“Massachusetts cannot afford to preserve a law that fails to protect children while draining the state coffers and incarcerating Latinos and Blacks at a rate 26 to 30 times as frequently as Whites.”
  • The Geography of Punishment: How Huge Sentencing Enhancement Zones Harm Communities, Fail to Protect Children,
    Prison Policy Initiative, July, 2008
    “Our analysis found that less than a third (29%) of White Hampden County residents live in enhancement zones, but that more than half (52%) of Black and Latino residents live in school zones.”
    (Finds zone law fails to move drug crimes away from schools while increasing racial disparities in sentencing.)
  • Disparity By Geography: The War on Drugs in America's Cities,
    The Sentencing Project, May, 2008
    “Documents the growth in drug arrests at the city-level between 1980 and 2003 and the role of the "war on drugs" in expanding racial disparity in the criminal justice system.”
  • The Vortex: The Concentrated Racial Impact of Drug Imprisonment and the Characteristics of Punitive Counties, [PDF]
    Justice Policy Institute, December, 2007
    “The report documents racial disparities in the use of prison for drug offenses in 193 of the 198 counties that reported to government entities.”
  • A 25-Year Quagmire: The War on Drugs and Its Impact on American Society,
    Sentencing Project, September, 2007
    “Four of five (81.7%) drug arrests were for possession offenses, and 42.6% were for marijuana charges in 2005.”
    ("Drug offenders in prisons and jails have increased 1100% since 1980. Nearly a half-million (493,800) persons are in state or federal prison or local jail for a drug offense...")
  • Through a Different Lens: Shifting the Focus on Illinois Drug Policy, An examination of states' solutions and applicability to Illinois, [PDF]
    Roosevelt University - Institute for Metropolitan Affairs, May, 2007
    “[I]f $20 million of Illinois state dollars were invested in the model alternative to incarceration program, Illinois taxpayers have the potential to save between $50 and $150 million per year.”
    (An overview of 20 years of changes in Illinois drug laws and how they led to ever-increasing levels of incarceration.)
  • Cocaine and Federal Sentencing Policy [PDF]
    United States Sentencing Commission, May, 2007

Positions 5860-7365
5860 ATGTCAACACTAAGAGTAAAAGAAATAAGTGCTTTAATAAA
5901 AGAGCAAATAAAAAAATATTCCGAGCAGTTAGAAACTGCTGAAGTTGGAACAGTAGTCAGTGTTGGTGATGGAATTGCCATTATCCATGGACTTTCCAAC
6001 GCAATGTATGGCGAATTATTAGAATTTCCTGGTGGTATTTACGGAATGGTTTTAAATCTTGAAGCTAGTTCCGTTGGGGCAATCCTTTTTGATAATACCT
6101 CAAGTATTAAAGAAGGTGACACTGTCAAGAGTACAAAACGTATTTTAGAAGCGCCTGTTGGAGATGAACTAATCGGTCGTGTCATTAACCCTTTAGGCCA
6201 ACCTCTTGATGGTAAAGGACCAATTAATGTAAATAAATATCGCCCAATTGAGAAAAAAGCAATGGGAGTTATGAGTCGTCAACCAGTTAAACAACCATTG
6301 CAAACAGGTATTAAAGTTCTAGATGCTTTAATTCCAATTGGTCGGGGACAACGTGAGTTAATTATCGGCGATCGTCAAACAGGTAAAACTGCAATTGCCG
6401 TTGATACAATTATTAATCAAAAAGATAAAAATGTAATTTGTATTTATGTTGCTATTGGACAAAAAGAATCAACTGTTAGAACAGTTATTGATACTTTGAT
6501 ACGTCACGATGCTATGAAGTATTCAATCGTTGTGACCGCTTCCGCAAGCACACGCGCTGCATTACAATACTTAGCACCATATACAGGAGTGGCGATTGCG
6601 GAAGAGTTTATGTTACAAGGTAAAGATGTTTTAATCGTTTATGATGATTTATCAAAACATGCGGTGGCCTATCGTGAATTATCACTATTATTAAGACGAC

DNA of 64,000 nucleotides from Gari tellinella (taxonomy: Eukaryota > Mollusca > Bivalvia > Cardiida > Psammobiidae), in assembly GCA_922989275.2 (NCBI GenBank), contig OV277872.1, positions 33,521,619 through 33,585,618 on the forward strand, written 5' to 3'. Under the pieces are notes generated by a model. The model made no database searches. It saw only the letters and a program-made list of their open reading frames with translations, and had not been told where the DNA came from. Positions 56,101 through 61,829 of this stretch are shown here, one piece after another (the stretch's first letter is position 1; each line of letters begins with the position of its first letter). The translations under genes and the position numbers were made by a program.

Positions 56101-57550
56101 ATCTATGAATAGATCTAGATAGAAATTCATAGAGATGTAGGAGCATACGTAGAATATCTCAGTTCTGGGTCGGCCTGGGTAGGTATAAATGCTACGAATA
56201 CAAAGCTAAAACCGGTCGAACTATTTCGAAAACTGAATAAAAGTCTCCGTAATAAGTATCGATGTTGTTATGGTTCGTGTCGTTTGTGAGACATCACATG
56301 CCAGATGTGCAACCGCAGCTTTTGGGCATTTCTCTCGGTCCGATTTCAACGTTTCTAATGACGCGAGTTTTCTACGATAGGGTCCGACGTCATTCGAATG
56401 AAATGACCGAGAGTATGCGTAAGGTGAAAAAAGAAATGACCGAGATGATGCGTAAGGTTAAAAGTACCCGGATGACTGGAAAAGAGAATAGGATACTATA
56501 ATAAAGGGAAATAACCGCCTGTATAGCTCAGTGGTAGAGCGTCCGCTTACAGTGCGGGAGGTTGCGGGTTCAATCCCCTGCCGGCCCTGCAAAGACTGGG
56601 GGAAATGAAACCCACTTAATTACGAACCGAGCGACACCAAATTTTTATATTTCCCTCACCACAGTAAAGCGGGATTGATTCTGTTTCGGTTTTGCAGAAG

“Federal cocaine sentencing policy... continues to come under almost universal criticism... and inaction in this area is of increasing concern to many, including the Commission.”
  • New Jersey's Drug Courts, Special Probation and Proposal for Reform [PDF]
    The New Jersey Commission to Review Criminal Sentencing, April, 2007
    “[P]rograms that combine comprehensive treatment, intensive supervision and judicial oversight cost substantially less than prolonged periods of imprisonment... the public benefits not only from the reduction in crime, but also from significant savings...”
  • DTAP (Drug Treatment Alternative-to-Prison) Sixteenth Annual Report [PDF]
    Kings County (Brooklyn) District Attorney, April, 2007
    “In its sixteenth year of operation, DTAP continued to maintain high treatment retention and low recidivism rates and to produce enormous cost savings.”
  • Supplemental Report on New Jersey's Drug Free Zone Crimes & Proposal For Reform, [PDF]
    The New Jersey Commission to Review Criminal Sentencing, April, 2007
    (The commission restates its findings from last year's report, emphasizing their reliability and significance. Adding new arguments, it urges the legislature to act on its recommendations to reduce the size of the drug free zones in New Jersey.)
  • Evaluation of the Substance Abuse and Crime Prevention Act: Final Report, [PDF]
    University Of California Los Angeles and Integrated Substance Abuse Programs, April, 2007
    “SACPA represents a major shift in criminal justice policy, inasmuch as adults convicted of [eligible] nonviolent drug offenses... can now be sentenced to probation with drug treatment instead of either probation without treatment or incarceration.”
  • Cracks in the System: Twenty Years of the Unjust Federal Crack Cocaine Law, [PDF]
    ACLU, October, 2006
    “Although there are more white cocaine users, national drug enforcement and prosecutorial policies and practices have resulted in inner city communities of color being targeted almost exclusively.”
  • Progress and Challenges: An analysis of drug treatment and imprisonment in Maryland from 2000 to 2005, [PDF]
    Justice Policy Institute, September, 2006
    “Crime trends since 2000 appear to support the argument that treatment does more than imprisonment to reduce crime.”
  • The Next Big Thing? Methamphetamine In the United States, [PDF]
    Sentencing Project, June, 2006
    “This report examines the development of methamphetamine as the”
  • Drugs and crime in Ireland Overview 3, [PDF]
    Health Research Board, May, 2006
    (The report examines the perceived and actual links between drugs and crime in Ireland.)
  • Harmful Drug Law Hits Home: How Many College Students Have Lost Their Financial Aid Due to Drug Convictions?, [PDF]
    Students for Sensible Drug Policy, May, 2006
  • Proposition 36: Five Years Later [PDF]
    Justice Policy Institute, April, 2006